Wofford's enthusiasm for life appeared not at all diminished by the loss of more than half his left leg from a Baghdad suicide bomber, or by the severe nerve damage to his right hand, which he used as best he could to assist with that day's lunch.
"You know how long it's been since I had Kool-Aid?" he asked.
Sgt. Tim Gustafson, who was wounded in Iraq, practices cooking and eating with his wife, Janice Gustafson, in a mock apartment dubbed Fort Independence.
(Photos Andrea Bruce Woodall -- The Washington Post)
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Duty In Iraq
We want to give you the opportunity to show firsthand what it is like to live and work in Iraq.
Head cook usually is Capt. Katie Yancosek, a vivacious occupational therapist who takes as well as she gives with no consideration to rank. She is constantly looking for opportunities for the soldiers to engage in normalcy. At Christmastime, she brought in paper and ribbon and a half-dozen gifts she hadn't finished wrapping. Her helpers seemed to welcome such "real-life stuff," as she described it, though she got kidded that she was putting the military to work for her.
"Everything that was easy before is harder or takes a lot more time," she said. Or a lot more thought. She shows soldiers who are missing hands or arms how to cradle a mixing bowl, and she warns those with lower-limb amputations never to bend over an open oven door. Lose their balance and they risk serious burn.
With nearly a dozen participants and onlookers Wednesday, Yancosek had a full house. The menu was soup, hot dogs, sandwiches and little meatballs doused in maple syrup. Therapy assistant Harvey Naranjo snagged the recipe after tasting it on a cruise ship.
Delicious, Naranjo assured the crowd.
Parked next to the washer, Sgt. 1st Class Denis Viau, 38, balanced a bowl of soup. The Army careerist, from Washington state, had been in a chemically induced coma when he arrived at Walter Reed in December; his legs, shredded by an Iraqi mortar round, were amputated below the knees four days later.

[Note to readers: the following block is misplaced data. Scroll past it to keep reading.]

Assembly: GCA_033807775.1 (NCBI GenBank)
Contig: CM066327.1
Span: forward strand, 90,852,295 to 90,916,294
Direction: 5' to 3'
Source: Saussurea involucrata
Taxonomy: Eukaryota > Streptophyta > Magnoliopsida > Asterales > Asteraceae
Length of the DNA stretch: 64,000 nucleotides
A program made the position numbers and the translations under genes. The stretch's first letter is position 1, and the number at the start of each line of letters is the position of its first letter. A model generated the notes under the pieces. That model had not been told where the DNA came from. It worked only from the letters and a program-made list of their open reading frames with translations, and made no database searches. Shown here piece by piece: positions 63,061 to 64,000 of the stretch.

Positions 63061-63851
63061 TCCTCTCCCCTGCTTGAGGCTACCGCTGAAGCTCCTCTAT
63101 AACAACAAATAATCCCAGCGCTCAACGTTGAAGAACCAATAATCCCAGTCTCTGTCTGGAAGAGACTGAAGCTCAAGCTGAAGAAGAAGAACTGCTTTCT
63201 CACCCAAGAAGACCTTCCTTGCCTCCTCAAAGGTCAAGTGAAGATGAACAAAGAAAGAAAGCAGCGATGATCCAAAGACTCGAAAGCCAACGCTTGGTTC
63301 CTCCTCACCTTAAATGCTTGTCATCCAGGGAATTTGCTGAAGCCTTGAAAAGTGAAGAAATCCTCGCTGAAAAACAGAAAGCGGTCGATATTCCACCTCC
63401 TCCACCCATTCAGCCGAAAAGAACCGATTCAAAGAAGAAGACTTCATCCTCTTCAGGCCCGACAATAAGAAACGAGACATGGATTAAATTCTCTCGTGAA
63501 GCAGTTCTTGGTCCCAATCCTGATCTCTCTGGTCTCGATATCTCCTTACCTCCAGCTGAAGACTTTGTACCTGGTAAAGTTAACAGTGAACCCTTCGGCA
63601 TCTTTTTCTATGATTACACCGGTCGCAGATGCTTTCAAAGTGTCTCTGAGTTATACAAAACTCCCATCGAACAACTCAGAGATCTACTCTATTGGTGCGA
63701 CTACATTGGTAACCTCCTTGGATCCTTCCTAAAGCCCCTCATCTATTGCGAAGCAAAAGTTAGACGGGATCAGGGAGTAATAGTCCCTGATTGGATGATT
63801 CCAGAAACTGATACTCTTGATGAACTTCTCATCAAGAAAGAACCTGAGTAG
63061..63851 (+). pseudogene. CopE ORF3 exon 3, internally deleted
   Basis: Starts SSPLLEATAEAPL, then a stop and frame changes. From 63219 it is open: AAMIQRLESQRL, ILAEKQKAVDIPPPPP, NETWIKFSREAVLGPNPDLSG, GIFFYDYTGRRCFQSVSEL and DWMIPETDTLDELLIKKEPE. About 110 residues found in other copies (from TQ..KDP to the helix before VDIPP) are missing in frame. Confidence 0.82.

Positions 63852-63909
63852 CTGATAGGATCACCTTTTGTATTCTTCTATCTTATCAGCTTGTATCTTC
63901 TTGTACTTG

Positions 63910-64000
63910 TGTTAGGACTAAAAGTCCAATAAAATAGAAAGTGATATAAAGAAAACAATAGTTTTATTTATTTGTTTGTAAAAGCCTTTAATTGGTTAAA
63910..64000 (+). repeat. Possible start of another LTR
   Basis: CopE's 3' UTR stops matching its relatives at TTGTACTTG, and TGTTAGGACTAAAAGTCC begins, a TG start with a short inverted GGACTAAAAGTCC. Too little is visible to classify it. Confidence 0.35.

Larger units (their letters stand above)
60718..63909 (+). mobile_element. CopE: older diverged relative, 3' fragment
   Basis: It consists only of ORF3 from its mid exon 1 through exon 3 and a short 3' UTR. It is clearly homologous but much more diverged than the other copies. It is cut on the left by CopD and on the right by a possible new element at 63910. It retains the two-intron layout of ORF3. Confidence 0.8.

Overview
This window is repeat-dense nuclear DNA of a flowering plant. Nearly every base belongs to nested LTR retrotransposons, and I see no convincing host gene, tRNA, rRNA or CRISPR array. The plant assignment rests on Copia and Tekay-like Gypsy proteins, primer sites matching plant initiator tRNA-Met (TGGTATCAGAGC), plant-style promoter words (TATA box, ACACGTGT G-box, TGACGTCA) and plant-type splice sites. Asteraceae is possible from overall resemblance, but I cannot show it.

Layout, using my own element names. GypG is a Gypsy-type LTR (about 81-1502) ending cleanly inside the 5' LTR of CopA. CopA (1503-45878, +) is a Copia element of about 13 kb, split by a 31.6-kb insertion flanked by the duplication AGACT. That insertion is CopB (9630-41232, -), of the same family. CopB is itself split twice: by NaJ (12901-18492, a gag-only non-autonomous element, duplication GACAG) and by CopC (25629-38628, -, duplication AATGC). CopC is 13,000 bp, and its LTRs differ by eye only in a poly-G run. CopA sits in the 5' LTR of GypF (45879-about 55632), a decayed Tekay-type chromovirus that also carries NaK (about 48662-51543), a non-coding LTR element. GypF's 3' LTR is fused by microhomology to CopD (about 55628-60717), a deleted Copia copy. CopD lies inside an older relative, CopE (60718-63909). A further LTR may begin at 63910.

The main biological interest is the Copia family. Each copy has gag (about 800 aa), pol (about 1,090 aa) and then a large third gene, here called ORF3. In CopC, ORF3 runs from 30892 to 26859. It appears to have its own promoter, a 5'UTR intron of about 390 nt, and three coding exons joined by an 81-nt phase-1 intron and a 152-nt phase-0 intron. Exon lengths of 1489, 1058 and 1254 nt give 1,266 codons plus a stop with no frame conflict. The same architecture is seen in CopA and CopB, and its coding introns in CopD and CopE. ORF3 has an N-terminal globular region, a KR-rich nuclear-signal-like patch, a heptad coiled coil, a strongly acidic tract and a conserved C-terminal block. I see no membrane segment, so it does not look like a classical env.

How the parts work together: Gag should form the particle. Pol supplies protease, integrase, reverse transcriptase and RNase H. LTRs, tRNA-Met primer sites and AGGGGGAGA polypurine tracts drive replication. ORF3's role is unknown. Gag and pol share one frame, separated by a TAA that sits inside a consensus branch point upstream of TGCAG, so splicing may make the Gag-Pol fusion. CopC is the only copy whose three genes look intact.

He listened with amusement as Naranjo razzed one of the cooks about his sandwich preferences.
"I want double cheese in mine," Naranjo specified.
Viau couldn't resist. "You ought to learn how to make 'em before you start ordering 'em," he cracked.
Marine 1st Lt. Erasmo Valles, 29, was drafted for meatball duty. He once was adept at his outdoor grill in New Mexico, but that was before an antitank mine nearly destroyed his legs a year ago. His right leg has a metal plate in the foot; the left leg ends with the glint of a stainless steel prosthesis.
Valles moved carefully at the sound of a timer going off, mitt on his left hand, crutch under his right arm. He slowly took a shallow tray out of the oven and turned to put it on the table. Behind him, another soldier gently nudged the oven door closed.
"Hot syrup coming through," someone cautioned.
It was Valles' first time in the apartment kitchen, and it proved a decided success. No meatballs hit the floor. Everyone proclaimed them delicious. And the most satisfied patron was the Marine's year-old son, Lorenzo, the child whose birth he missed while in Iraq.
One by one, Valles fed his son meatballs. Lorenzo kept looking for more, until finally Valles put the little boy on his knee and began to bounce him.
"Aaaaaah," Lorenzo droned happily.
First on Daddy's real knee. Then on his new one.